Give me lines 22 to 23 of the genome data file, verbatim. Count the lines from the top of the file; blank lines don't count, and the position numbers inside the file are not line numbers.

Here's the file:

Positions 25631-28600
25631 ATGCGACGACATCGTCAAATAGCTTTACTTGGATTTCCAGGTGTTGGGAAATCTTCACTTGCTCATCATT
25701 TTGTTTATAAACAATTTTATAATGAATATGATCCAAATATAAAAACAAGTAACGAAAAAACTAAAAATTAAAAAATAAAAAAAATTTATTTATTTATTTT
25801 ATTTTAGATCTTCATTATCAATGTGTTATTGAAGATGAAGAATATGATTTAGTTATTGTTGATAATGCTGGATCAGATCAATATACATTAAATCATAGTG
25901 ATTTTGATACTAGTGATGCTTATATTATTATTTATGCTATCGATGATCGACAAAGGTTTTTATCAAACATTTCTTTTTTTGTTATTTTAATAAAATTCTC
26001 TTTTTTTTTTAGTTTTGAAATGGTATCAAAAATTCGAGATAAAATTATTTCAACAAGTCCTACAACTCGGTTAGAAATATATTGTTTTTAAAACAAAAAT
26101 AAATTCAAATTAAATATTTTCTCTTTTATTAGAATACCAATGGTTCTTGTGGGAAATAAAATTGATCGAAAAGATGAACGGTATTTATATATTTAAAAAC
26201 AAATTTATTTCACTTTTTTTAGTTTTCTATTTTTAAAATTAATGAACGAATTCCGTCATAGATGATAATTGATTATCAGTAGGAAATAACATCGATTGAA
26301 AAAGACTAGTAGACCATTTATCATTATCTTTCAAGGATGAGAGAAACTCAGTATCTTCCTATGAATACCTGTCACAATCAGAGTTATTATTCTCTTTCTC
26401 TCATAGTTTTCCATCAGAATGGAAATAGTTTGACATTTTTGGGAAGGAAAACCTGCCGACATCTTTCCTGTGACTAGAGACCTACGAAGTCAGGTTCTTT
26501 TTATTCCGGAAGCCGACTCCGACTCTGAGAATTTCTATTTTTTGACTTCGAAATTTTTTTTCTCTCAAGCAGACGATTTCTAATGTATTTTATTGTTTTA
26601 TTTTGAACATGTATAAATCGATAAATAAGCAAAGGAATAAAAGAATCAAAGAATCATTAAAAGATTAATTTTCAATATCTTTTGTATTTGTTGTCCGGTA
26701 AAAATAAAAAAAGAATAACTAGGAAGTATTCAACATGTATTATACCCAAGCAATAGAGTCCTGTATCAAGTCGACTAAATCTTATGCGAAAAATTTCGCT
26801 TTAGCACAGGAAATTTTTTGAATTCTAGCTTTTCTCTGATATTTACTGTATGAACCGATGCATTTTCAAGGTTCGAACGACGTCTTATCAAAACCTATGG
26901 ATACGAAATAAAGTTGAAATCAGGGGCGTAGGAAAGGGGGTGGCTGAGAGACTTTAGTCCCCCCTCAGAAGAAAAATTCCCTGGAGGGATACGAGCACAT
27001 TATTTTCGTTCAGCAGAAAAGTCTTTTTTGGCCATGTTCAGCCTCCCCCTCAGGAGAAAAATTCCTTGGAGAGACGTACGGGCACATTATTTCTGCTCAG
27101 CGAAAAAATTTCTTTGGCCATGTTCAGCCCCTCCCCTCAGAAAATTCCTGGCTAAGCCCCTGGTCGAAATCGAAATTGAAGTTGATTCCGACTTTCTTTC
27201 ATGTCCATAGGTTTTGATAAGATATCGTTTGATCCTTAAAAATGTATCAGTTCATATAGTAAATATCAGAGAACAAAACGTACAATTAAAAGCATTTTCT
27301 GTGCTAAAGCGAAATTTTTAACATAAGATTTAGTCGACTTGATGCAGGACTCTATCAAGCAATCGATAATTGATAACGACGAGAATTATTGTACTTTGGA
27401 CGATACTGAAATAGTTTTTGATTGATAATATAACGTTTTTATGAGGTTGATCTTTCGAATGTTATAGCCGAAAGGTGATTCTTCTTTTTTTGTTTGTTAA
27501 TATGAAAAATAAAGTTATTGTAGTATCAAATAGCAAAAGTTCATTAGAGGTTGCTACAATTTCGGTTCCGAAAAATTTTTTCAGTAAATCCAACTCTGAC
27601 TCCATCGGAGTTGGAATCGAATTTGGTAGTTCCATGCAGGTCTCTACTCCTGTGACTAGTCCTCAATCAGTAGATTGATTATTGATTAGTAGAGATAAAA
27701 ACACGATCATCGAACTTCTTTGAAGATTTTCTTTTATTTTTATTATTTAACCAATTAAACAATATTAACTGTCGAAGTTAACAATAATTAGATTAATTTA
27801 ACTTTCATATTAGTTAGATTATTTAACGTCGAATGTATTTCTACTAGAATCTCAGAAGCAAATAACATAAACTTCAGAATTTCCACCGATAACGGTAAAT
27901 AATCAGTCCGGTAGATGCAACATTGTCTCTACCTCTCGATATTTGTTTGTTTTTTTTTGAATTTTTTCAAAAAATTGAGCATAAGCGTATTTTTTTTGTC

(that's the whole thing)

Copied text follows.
27601 TCCATCGGAGTTGGAATCGAATTTGGTAGTTCCATGCAGGTCTCTACTCCTGTGACTAGTCCTCAATCAGTAGATTGATTATTGATTAGTAGAGATAAAA
27701 ACACGATCATCGAACTTCTTTGAAGATTTTCTTTTATTTTTATTATTTAACCAATTAAACAATATTAACTGTCGAAGTTAACAATAATTAGATTAATTTA